I emailed the House of Commons petitions Committee at 4am this morning (yes that’s right) with some concerns over the frequency with which our e-petition to ban driven grouse shooting is yoyoing up and down at the moment as bot attacks add signatures and then these are removed later in the day (often quickly).
Just to be clear – I do not see any more of the working s of the e-petition than any of you do so I know no more about it than you.
You’ll notice that the response below sounds calm and reassuring. there are no doubts at all about our current total being way over 100,000 signature and the claim that the whole process is robust – so it must be.
I might enquire further – but not for a while as I have another two days of Bird Fair to enjoy!
Thank you very much for your message. I will answer as best I can!
The short answer is that I can’t give you a full explanation of the process by which attacks are spotted – I’m a parliamentary procedure expert rather than an IT one. The technical side of the site is looked after for us by the Government Digital Service. They are, understandably, fairly reticent about sharing too much about their security techniques – because to do so might well undermine their effectiveness. You might try them through the Cabinet Office though:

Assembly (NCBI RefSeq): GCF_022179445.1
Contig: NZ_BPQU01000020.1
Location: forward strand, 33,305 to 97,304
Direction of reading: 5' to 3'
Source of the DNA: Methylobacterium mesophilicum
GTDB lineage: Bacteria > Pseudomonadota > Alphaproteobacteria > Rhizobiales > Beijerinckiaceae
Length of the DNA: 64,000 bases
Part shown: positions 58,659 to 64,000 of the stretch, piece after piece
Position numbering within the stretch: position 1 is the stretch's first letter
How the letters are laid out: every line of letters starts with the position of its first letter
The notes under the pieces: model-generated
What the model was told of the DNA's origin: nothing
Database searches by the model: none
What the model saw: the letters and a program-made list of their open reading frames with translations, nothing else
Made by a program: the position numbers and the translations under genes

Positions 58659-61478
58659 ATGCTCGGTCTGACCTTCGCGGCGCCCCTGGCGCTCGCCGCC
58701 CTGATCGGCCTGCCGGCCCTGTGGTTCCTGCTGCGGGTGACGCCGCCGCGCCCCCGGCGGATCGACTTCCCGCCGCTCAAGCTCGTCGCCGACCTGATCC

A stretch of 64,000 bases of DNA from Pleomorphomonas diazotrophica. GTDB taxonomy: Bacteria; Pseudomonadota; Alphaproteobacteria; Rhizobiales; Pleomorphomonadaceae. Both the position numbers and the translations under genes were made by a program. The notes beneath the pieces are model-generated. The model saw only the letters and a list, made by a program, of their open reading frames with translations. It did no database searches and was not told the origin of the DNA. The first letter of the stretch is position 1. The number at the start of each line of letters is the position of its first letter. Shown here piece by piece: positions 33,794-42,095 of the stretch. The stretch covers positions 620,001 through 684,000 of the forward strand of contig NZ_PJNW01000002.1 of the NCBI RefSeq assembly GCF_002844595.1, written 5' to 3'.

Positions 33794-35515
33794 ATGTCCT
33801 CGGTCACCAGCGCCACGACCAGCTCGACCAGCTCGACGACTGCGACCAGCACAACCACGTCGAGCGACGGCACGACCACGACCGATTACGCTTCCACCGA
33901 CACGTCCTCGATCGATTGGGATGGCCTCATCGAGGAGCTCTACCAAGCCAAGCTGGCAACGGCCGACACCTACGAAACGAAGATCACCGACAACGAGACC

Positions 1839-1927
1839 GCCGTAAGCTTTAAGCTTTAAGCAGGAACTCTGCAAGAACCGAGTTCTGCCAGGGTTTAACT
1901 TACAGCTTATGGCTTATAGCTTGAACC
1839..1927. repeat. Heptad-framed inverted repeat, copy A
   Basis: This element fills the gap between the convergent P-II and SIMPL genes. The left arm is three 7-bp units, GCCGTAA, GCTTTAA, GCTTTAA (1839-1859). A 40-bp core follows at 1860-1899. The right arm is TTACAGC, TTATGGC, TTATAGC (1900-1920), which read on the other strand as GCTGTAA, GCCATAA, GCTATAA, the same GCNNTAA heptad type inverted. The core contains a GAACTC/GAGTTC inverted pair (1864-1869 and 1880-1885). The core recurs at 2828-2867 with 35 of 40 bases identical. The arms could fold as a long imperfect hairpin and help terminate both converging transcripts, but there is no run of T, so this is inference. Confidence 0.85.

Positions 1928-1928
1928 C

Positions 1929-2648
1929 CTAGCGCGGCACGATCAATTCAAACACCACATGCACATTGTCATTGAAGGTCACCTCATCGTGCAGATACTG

I can say that there are both automated and manual checks that GDS do on signature patterns, which identify suspicious patterns and block or remove fraudulent signatures. This monitoring is happening more or less constantly. To answer your understandable concern about over-correction, I can assure you that signatures are only removed when we are sure that they are not genuine.
As some more practical reassurance, I can tell you that when we had a similar problem with the EU referendum petition, we were contacted by many people who were concerned that their signatures might have been wrongly removed. In every case, we checked the system for them and found that the signature had not been removed.